Posted on: March 29, 2022, 06:34h.
Last updated on: March 29, 2022, 06:34h.
Bally’s announced today its Gamesys unit struck a five-year deal with Gaming Arts to bolster its portfolio of real money online casino games.
A Gaming Arts booth at a gaming convention. The company inked a content deal with Bally’s Gamesys. (Image: LinkedIn)
Financial terms of the agreement weren’t disclosed, but the agreement is described as “exclusive.” Las Vegas-based Gaming Arts is a provider of gaming technology provider of electronic gaming machines and bingo and keno technologies.
Under the Agreement terms, Gamesys and Gaming Arts will work together to identify, convert and deliver titles from Gaming Arts proven and growing library of successful casino slot games to all online real money gaming markets, in which Gamesys operates around the world,” according to a statement issued by Bally’s and Gaming Arts.
Gaming Arts games will be displayed on the Gamesys platform and the former will also develop new titles for the latter.
Potentially Meaningful Agreement for Gamesys
Last year, Bally’s paid $2.7 billion for Gamesys — its largest acquisition to date — as an avenue for furthering its move into the fast-growing world of internet casinos.
Under the Jackpotjoy, Virgin Games, Botemania, Vera&John, Heart Bingo, Megaways, Rainbow Riches Casino, and Monopoly Casino brands, Gamesys offers internet casino and online bingo games. Bally’s international digital operations posted adjusted earnings before interest, taxes, depreciation and amortization (EBITDA) of $69.9 million in the final three months of 2021, indicating the Gamesys acquisition is paying off.
Privately held Gaming Arts is licensed in 150 jurisdictions, including 35 states, Latin America and South Africa, among others. The company notes its deal with Rhode Island-based Bally’s is one of its first moves into iGaming.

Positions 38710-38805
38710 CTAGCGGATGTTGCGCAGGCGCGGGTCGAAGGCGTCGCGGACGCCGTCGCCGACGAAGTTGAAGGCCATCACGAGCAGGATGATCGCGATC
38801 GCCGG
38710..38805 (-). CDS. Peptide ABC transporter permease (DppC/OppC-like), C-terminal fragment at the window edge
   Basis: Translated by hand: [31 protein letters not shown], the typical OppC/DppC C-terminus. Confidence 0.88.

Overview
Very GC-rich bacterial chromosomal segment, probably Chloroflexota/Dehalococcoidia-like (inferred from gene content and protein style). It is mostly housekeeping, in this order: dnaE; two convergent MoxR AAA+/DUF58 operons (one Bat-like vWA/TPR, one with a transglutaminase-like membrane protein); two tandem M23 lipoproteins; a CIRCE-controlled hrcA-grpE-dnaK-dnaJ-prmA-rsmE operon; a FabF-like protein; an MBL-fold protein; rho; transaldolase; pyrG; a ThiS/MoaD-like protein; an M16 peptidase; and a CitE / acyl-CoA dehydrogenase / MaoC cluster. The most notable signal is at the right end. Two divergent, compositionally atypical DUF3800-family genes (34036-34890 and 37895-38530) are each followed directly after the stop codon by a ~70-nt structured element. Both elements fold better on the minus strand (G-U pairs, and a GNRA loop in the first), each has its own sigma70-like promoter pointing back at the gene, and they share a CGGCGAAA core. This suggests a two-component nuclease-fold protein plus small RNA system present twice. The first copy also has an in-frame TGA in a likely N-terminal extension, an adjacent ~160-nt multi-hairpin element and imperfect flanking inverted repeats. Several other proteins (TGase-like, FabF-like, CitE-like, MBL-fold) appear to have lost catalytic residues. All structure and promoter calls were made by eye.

“The fact that they are partnering with us in this exclusive way, and have committed to feature our games within their global portfolio, represents a very exciting opportunity to introduce Gaming Arts content to an entirely new segment,” said CEO Mike Dreitzer in the statement.
Online Casino Content Arms Race Building
In the iGaming space, content is king and operators realize as much. Bally’s deal with Game Arts is the industry’s second in as many days.
On Monday, regional casino operator Boyd Gaming said its Boyd Interactive unit is paying $170 million in cash to acquire Pala Interactive from the Pala Band of Mission Indians — a transaction aimed at shoring up the buyers internet casino and technology offerings.
For its part, Gaming Arts has a deep library of online games and offerings relevant for land-based casinos, including slots and related fare.
“The company has also been active in creating new slot products for the Historic Horse Racing machine space, new interactive entries as well as a suite of UVC light disinfection products specifically designed to make casinos and casino products safer for players and staff everywhere,” it says on its website.